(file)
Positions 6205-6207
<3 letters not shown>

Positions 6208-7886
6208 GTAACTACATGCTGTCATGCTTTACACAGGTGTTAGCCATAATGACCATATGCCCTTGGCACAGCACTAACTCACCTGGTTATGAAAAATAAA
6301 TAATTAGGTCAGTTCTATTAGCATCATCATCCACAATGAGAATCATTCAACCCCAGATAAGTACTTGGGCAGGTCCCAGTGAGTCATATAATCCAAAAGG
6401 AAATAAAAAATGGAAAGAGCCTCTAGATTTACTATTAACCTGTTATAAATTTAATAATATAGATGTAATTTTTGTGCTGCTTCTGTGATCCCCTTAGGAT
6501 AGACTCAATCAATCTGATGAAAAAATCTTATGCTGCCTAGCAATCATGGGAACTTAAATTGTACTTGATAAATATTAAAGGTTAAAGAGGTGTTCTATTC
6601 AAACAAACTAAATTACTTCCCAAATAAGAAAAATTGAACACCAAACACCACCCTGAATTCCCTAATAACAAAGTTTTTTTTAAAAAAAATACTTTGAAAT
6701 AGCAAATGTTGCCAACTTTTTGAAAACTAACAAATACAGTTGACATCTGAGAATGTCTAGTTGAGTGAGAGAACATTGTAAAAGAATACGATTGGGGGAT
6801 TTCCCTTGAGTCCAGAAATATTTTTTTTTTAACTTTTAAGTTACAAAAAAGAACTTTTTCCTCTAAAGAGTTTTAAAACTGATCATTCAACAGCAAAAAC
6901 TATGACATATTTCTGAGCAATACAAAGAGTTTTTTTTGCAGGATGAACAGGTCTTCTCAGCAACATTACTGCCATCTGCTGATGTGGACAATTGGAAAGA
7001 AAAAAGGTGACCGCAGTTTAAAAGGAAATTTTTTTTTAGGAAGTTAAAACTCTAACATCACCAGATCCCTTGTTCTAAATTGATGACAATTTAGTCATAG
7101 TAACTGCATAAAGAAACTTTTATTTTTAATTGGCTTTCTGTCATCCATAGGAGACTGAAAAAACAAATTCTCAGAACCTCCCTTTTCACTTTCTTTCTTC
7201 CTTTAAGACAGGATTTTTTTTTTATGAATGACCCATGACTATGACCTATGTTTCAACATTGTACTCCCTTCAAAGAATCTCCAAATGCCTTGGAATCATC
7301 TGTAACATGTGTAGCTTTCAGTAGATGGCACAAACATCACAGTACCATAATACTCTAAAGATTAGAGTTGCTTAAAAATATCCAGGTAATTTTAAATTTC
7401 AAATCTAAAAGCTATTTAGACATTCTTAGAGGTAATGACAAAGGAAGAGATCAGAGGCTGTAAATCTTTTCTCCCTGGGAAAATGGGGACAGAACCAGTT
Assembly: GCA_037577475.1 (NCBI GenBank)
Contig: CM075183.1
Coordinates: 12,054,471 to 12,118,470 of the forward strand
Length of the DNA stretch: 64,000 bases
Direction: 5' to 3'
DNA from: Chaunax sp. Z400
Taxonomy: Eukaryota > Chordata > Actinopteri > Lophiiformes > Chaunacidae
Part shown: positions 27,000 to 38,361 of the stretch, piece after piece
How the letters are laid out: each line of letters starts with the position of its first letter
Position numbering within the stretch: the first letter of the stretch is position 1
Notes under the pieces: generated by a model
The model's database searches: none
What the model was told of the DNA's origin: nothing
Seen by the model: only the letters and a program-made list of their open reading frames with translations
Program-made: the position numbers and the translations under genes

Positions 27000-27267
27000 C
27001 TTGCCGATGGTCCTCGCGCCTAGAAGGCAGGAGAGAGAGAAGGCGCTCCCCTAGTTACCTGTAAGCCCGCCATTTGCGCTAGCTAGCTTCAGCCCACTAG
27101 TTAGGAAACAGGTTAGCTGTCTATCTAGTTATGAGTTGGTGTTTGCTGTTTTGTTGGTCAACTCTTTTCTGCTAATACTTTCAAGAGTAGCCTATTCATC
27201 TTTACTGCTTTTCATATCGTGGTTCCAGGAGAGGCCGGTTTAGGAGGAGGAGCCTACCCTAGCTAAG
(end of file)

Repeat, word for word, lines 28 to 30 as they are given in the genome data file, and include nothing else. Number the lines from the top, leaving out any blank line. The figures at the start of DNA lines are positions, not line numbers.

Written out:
The model's database searches: none
What the model was told of the DNA's origin: nothing
Seen by the model: only the letters and a program-made list of their open reading frames with translations